Bay St. Louis Family Law Attorneys
Bay St. Louis has a slightly higher than average divorce rate: just over 16%. Not one wants to go through a divorce, but unfortunately, sometimes it’s unavoidable. As divorce lawyers in Bay St. Louis, we know that family law concerns are often fraught with stress, anxiety, and fear. We are here to support you during this time, handle the drafting and filing of legal documents, and negotiate agreements that protect your best interests. To talk about your case in greater detail, call Holcomb & Russell at 228-206-5843.
How the Holcomb & Russell Team Can Help You
While strong representation is important in any legal matter, few areas of law are quite as essential to your quality of life as family law. The choices and legal agreements made during a divorce, child custody dispute, child support agreement, or division of assets can have a long-reaching impact on your life. These decisions will shape your relationship with your children, your financial stability, and how you begin your next chapter in life.
At Holcomb & Russell, we don’t just review the facts of your case and give recommendations on how we think you should proceed. We’ll really listen to the results you hope to achieve, advise you on different ways to reach those goals, and then help you pursue them. No two family law cases are the same, so our approach changes with every single client to best meet their needs.
After we’ve figured out what you want and how to get it, we’ll take it from there. Our team will work tirelessly to prepare court documents, take care of temporary support orders, get negotiations rolling, and begin the process of building your case.
It’s no secret that family law can be an emotional and combative area of law—there’s a lot at stake. We serve as a calm and objective third party, and we’re committed to using our expertise and knowledge to advocate for you.
The Cases We Handle
Our Bay St. Louis family law team handles a wide variety of family law cases, including:
• Child custody
• Child support
• Division of assets
• Guardianships and adoptions
Divorce in Mississippi
Divorce in Mississippi is somewhat different from divorce in many other states. While most states do not allow for fault divorce, Mississippi does. If one party has essentially ended the marriage through their behavior, the other party may be able to request a fault divorce.
Grounds for divorce in Mississippi include:
• Drug or alcohol addiction
• Incurable insanity
• Conviction of a crime
• One party was already married at the time of the wedding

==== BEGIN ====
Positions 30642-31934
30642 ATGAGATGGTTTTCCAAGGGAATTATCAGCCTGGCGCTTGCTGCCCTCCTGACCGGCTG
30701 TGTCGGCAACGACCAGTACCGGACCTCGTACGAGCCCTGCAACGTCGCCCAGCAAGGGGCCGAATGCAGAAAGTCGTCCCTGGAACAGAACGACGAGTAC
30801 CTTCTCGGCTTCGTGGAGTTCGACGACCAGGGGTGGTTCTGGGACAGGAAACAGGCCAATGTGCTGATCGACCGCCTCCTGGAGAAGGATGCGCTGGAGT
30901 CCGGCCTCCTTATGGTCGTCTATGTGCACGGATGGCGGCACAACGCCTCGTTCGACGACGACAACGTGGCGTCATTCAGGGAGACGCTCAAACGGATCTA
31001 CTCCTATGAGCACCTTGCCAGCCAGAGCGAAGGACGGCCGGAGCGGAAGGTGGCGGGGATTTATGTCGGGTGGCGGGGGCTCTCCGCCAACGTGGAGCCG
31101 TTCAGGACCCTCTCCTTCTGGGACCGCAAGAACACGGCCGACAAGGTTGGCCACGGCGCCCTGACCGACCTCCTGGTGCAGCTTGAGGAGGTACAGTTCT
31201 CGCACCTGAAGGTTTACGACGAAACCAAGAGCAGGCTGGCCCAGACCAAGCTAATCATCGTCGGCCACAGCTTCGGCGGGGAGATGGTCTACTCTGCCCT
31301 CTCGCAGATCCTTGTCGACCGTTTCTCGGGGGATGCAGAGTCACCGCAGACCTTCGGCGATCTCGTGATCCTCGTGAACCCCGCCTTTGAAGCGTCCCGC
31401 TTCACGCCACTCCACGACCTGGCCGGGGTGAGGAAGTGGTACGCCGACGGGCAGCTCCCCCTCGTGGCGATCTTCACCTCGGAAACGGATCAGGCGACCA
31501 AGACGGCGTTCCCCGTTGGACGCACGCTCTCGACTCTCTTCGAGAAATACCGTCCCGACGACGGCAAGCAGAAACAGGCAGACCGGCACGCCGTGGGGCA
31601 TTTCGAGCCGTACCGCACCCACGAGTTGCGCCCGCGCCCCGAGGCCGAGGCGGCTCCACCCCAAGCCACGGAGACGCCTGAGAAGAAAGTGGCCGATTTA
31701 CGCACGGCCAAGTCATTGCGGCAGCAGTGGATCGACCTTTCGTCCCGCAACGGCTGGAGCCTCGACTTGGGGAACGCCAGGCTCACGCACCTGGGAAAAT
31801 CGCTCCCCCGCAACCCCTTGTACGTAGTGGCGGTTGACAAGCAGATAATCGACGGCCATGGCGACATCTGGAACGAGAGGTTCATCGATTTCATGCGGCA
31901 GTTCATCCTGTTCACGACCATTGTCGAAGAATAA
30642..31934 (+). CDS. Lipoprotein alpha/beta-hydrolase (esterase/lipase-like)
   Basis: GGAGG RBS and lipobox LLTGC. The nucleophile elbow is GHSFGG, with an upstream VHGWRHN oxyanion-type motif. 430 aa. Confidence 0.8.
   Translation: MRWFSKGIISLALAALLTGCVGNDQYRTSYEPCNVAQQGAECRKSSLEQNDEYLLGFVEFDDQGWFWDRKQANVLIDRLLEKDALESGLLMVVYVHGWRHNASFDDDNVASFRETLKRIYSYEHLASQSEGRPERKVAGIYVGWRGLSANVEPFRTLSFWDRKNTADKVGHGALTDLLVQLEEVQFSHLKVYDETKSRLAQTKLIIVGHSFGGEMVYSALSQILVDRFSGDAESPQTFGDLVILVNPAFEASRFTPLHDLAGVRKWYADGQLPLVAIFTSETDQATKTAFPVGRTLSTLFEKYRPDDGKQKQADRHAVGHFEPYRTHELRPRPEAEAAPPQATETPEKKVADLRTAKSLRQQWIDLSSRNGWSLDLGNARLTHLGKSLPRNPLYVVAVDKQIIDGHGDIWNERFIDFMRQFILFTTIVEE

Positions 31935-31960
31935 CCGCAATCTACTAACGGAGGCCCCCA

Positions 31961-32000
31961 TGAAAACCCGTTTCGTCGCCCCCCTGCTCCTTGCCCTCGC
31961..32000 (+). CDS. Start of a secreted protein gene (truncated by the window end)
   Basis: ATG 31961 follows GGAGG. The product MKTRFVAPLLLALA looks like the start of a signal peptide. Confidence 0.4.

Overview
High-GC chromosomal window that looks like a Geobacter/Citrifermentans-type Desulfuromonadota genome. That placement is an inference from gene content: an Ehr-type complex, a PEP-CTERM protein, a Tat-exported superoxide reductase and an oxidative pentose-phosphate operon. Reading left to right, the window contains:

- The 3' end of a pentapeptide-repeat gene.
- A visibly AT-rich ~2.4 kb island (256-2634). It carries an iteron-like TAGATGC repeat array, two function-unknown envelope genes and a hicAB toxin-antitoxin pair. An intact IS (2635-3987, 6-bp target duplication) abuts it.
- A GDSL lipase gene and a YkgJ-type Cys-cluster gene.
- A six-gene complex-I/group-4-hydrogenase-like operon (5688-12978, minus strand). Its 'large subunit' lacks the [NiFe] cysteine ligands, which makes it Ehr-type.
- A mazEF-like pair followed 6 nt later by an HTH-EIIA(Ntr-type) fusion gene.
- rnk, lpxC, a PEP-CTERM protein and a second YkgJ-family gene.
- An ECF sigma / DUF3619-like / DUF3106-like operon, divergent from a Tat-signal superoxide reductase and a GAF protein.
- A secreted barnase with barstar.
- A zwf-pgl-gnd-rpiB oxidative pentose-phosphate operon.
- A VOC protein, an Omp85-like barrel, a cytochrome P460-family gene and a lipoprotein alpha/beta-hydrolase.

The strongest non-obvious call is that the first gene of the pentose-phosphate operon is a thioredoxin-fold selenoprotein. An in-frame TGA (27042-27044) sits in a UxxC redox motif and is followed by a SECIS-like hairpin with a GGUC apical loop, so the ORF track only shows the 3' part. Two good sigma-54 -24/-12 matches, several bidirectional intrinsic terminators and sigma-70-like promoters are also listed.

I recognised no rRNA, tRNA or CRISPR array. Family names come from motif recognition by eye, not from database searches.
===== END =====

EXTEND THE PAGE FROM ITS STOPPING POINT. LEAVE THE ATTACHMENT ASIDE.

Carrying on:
• Parties are related by blood
You do not have to assign fault to get divorced. Mississippi also allows for no-fault divorce on the grounds of irreconcilable differences.
To end a marriage, you’ll need to work through a long list of issues that will be included in your divorce settlement. These include the division of assets, child custody, child support, and spousal support.
Since so many of these issues are emotionally charged, it’s crucial that both parties have their own attorneys to represent them. Attempting to negotiate these issues on your own can delay the process, weaken your co-parenting relationship, and actually lead to a worse outcome for you.
Child Custody and Support
Divorced and unmarried parents must have an enforceable custody schedule that reflects the best interests of the child. In most cases where the parties can come up with a schedule that suits them, the court will accept it and make it court-ordered.
If the parents cannot agree on custody, the court will make the decision for them. The court considers many different factors, including each parent’s ability to provide a stable home, the child’s schedule prior to the split, and each parent’s ability to meet the needs of the child in their current stage of development.
Mississippi also recognizes a grandparent’s right to request reasonable visitation with a grandchild if there is a divorce, separation, or death of a parent. A grandparent may also request visitation if they provided financial support for at least six months or had frequent visitation with the child.
While many states look at both parents’ income while deciding on child support, Mississippi only looks at the non-custodial parent’s income in their child support guidelines. A non-custodial parent with one child will pay 15% of their adjusted gross income, 20% for two children, 22% for three children, 24% for four children, and 26% for five or more children.
These guidelines may not apply if the non-custodial parent’s adjusted gross income is more than $100,000 per year or less than $10,000 per year. In Mississippi, the age of majority is 21, so child support payments continue until that age.
A variety of factors may call for deviation from these guidelines. They include extraordinary healthcare expenses, spousal support payments, the child’s age, and special needs of the child if the custody agreement involves the non-custodial parent spending a substantial amount of time with the child and both parents’ assets.
Mississippi courts may grant periodic or lump sum alimony. Lump sum alimony is a fixed amount that is paid out either in set payments or in one lump sum. Periodic alimony is a set amount that is paid on a predetermined schedule with no end amount. While periodic alimony does end when the receiving spouse remarries, lump sum alimony does not.
Discuss Your Family Law Needs with Holcomb & Russell
As you start to prepare for a divorce, an upcoming custody dispute, or another family law issue, don’t take it on alone. Trust the team at Holcomb & Russell during this challenging time and let us advocate for you as we negotiate an agreement on your behalf. Get started by setting up a consultation now—just call us at 228-206-5843.